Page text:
Yesterday, The Guardian posted an article online called Secret Teacher: we are too quick to label children who aren’t perfect. I have shared it on social media to see reaction from the dyslexic community, but I thought I would write a response in the blog to the article too.
Knowing where to start with this is difficult. I have given my opinions on social media already, but rather than copy and paste, it is probably best to dissect the article rather than a gut reaction.
Firstly let me note that I am neither a parent nor a teacher, but I have been through the education system as an undiagnosed dyslexic who asked for help on more than one occasion. Read the rest of this entry
This is a question I have seen brought up on social networks in the last few weeks. Should the NHS in the UK play a part in diagnosing people with dyslexia? Read the rest of this entry
Yes, it has changed my outlook. I always felt like I was stupid or inadequate through school. I couldn’t understand why I struggled so much with my reading and spelling. School were as useful as a chocolate fireguard. They weren’t prepared to have me diagnosed and instead kept saying that I couldn’t be good at everything. I was a bright student. I did well in exams, but I always felt as though I was being looked down on.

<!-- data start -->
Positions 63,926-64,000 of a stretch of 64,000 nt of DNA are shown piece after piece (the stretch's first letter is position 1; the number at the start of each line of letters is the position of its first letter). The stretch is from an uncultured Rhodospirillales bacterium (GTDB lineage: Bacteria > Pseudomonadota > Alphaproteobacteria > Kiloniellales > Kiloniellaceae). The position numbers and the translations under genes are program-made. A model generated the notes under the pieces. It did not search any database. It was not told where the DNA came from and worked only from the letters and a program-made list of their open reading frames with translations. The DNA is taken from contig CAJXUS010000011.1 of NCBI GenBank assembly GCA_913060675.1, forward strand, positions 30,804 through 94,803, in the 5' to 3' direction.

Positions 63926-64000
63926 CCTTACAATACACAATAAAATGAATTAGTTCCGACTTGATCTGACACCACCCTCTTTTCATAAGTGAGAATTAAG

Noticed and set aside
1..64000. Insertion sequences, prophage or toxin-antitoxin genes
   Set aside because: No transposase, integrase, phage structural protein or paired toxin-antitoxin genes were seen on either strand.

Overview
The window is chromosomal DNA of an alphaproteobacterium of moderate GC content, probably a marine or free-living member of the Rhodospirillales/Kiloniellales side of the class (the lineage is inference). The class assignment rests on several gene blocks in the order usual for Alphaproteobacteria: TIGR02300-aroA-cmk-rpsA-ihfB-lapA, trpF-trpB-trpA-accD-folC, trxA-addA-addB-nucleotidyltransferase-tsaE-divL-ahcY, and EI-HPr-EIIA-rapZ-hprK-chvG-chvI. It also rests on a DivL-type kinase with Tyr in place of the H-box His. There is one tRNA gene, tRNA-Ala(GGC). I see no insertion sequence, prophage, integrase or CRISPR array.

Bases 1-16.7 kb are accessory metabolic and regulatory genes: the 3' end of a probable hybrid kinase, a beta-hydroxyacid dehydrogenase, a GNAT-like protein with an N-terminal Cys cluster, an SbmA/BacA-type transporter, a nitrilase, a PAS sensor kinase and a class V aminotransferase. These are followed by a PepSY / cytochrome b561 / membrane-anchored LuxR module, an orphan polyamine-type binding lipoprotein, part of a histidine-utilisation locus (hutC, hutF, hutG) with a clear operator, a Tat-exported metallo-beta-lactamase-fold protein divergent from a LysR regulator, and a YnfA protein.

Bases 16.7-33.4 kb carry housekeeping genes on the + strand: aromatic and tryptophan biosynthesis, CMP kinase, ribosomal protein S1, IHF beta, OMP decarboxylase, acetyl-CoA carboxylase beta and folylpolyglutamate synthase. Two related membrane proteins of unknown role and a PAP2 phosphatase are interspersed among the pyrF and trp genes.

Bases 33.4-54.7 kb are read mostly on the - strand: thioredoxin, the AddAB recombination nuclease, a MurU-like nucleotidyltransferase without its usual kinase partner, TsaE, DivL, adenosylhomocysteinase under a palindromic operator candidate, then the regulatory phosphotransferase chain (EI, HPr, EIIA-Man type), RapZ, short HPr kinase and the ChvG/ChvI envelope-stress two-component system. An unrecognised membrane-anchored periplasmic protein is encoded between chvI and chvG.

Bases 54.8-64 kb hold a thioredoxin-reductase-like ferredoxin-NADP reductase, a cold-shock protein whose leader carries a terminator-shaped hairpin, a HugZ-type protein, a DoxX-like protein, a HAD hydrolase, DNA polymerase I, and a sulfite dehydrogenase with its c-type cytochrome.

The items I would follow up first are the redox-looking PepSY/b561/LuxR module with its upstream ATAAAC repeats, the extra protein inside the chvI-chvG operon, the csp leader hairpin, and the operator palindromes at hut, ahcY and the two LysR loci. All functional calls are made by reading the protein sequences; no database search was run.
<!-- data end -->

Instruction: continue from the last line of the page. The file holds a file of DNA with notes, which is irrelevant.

When I went back into education I told the college from the start that my previous college (just after I left school) had suggested that I may be dyslexic, but I hadn’t been given a proper assessment. The relief of being told that there was a reason why I had struggled so much through school, that it was because of dyslexia and not because I was ‘stupid’ like I had been told through school by my peers.
My outlook has been far more positive and I went on to achieve my goal of graduating from university by the time I was 30. It’s made me more determined to stand up as a dyslexic person and admit to my struggles as well as to my strengths.
Hello there! Thank you very much for deciding to read my first blog post on Dyslexia and Me!
My name is Áine (Hannah in English) and I am a 29 year old mature student studying an undergraduate degree in History, Celtic and Anglo-Saxon Studies. I am a big enthusiast of Viking history, I love music (especially metal) and cats… and I am dyslexic.